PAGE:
Mashco-Piro people

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"Piro people" redirects here. For the agrarian tribe, see Yine people.
Total population
100–250 (1998)[1]
Regions with significant populations
Mashco Piro[2]
traditional tribal religion

The Mashco-Piro or Mascho Piro, also known as the Cujareño people and Nomole, are an indigenous tribe of nomadic hunter-gatherers who inhabit the remote regions of the Amazon rainforest. They live in Manú National Park in the Madre de Dios Region in Peru.[2] They have in the past actively avoided contact with non-native peoples.


In 1998, the IWGIA estimated their number to be around 100 to 250.[1] This is an increase from the 1976 estimated population of 20 to 100.[2]

The Mashco-Piro tribe speaks a dialect of the Piro language.[3] "Mashco" (originally spelled "Maschcos") is a term which was first used by Padre Biedma in 1687 to refer to the Harakmbut people.[4][5] It is considered a derogatory term, due to its meaning of "savages" in the Piro language; "Nomole" is the name the people apply to themselves.[2][6]


In 1894, most of the Mashco-Piro tribe was slaughtered by the private army of Carlos Fitzcarrald, in the upper Manú River area.[7] The survivors retreated to the remote forest areas. The sightings of the Mashco-Piro tribe members increased in the 21st century. According to the anthropologist Glenn Shepard, who had an encounter with the Mashco-Piro in 1999, the increased sightings of the tribe could be due to illegal logging in the area and low-flying aircraft associated with oil and gas exploration.[7]

In September 2007, a group of ecologists filmed about 20 members of the Mashco-Piro tribe from a helicopter flying above the Alto Purús national park.[8] The group had established camp on the banks of the Las Piedras river near the Peruvian and Brazilian border. Scientists believe that the tribe prefers to construct palm-leaf huts on riverbanks during the dry season for fishing. During the wet season, they retreat to the rain forest. Similar huts were spotted in the 1980s.[9]

In October 2011, the Peru Ministry of Environment released a video of a few Mashco-Piros, taken by some travelers.[10] Gabriella Galli, an Italian visitor to the park, also captured a photograph of the tribe members.[11]

In 2012, Survival International released some new photographs of the tribe members.[12] The archaeologist Diego Cortijo of the Spanish Geographical Society claimed to have captured photographs of a Mashco-Piro family from the Manú National Park, while on an expedition along the Madre de Dios River in search of petroglyphs. However, this claim to the photograph was subsequently disputed by Jean-Paul Van Belle who claimed to have taken these pictures 3 weeks earlier.[13] His local guide Nicolas "Shaco" Flores, who was found dead six days later with a bamboo-tipped arrow stuck in his heart, is believed to have been killed by members of the Mashco-Piro tribe.[7]

In August 2013, the BBC reported that a group of Mashco-Piros had been seen apparently asking neighboring villagers for food.[14] The Peruvian government has banned contact with the Mashco-Piros for fear that they might be infected by strangers with diseases to which the Mashco-Piros have not built up immunity.[14]

In June 2014, seven Mashco-Piros emerged in the village of Simpatia on the Envira River in the state of Acre in Brazil. They met with members of the Ashaninka people who lived there, and sought help in defending themselves following the attacks and murders by outsiders, presumably drug traffickers. They caught respiratory illnesses from the contact, but were treated and recovered.[15]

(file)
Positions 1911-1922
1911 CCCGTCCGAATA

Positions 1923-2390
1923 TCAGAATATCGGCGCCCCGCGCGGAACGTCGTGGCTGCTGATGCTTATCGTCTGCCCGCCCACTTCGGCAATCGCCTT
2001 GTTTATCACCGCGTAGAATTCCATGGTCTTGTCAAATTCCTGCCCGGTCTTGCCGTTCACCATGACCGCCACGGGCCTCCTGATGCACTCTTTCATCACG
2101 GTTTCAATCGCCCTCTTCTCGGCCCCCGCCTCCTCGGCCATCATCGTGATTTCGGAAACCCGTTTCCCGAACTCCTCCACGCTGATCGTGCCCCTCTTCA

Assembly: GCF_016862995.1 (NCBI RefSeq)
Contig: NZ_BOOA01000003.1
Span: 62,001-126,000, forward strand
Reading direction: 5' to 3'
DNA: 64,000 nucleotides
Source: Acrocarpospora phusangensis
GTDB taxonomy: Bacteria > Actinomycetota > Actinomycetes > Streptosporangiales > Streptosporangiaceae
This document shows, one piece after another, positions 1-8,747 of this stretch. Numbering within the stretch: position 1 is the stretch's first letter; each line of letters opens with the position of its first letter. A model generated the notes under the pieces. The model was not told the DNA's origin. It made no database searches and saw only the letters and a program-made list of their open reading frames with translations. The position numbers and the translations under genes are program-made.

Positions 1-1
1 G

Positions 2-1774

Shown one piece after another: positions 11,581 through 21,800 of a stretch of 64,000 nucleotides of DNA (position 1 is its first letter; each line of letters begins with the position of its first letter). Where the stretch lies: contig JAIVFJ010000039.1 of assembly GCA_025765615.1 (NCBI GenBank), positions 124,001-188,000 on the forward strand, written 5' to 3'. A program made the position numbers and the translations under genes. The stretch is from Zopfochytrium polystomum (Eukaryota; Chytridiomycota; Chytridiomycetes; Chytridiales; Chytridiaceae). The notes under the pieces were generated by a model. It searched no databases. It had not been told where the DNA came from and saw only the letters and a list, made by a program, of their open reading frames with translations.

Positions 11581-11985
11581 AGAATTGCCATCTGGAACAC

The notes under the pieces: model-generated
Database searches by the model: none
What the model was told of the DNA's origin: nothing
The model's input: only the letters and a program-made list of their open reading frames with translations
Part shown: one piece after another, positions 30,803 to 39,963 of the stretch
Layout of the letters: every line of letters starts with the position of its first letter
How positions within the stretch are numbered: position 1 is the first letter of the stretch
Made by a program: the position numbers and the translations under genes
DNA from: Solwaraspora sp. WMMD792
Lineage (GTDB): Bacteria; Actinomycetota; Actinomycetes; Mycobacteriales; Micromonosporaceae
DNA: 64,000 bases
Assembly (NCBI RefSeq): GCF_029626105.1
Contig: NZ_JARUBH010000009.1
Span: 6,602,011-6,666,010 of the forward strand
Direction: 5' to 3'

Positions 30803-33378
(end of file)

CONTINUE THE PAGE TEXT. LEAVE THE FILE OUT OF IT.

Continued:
See also[edit]


  1. ^ a b Diana Vinding (1998). Indigenous women: the right to a voice. International Work Group for Indigenous Affairs (IWGIA). pp. 40–. ISBN 978-87-984110-5-5. Retrieved 2 February 2012. 
  2. ^ a b c d "Mashco Piro." Ethnologue. Retrieved 18 February 2012.
  3. ^ Pedro García Hierro; Søren Hvalkof; Andrew Gray (1 January 1998). Liberation through land rights in the Peruvian Amazon. IWGIA. pp. 200–. ISBN 978-87-90730-05-5. Retrieved 2 February 2012. 
  4. ^ Andrew Gray (1997). Indigenous rights and development: self-determination in an Amazonian community. Berghahn Books. p. 140–. ISBN 978-1-57181-837-9. Retrieved 2 February 2012. 
  5. ^ William Frawley (2003). International encyclopedia of linguistics. Oxford University Press. pp. 137–. ISBN 978-0-19-513977-8. Retrieved 2 February 2012. 
  6. ^ Drake, Nadia (2015-10-13). "An Isolated Tribe Is Emerging From Peru’s Amazonian Wilderness". National Geographic News. Retrieved 2015-10-16. 
  7. ^ a b c Scott Wallace (31 January 2012). "Mounting Drama for Uncontacted Tribes". National Geographic. Retrieved 2 February 2012. 
  8. ^ Carroll, Rory. "Sighting of Amazon group bolsters environmentalist case". The Guardian. 3 October 2007.
  9. ^ Wade, Terry and Marco Aquino. "Little-known Indian tribe spotted in Peru's Amazon". Reuters. 28 September 2007.
  10. ^ Scott Wallace (18 August 2011). "Peru Releases Dramatic Footage of Uncontacted Indians". National Geographic. Retrieved 2 February 2012. 
  11. ^ "Meet the Mascho-Piro tribe of Peru ... but do they want to meet the modern world?". The Independent. 1 February 2012. Retrieved 2 February 2012. 
  12. ^ "Up close one year later: startling new photos of uncontacted Indians released". Survival International. 31 January 2012. Retrieved 2 February 2012. 
  13. ^ Chelsea Geach (8 August 2015). "Prof’s pics plagiarised around the world". IOL news. Independent Online. Retrieved 25 August 2015. 
  14. ^ a b "Peru's isolated Mashco-Piro tribe 'asks for food'". BBC News. 19 August 2013. 
  15. ^ Damian Carrington (1 August 2014). "Amazon tribe makes first contact with outside world". The Guardian. 

External links[edit]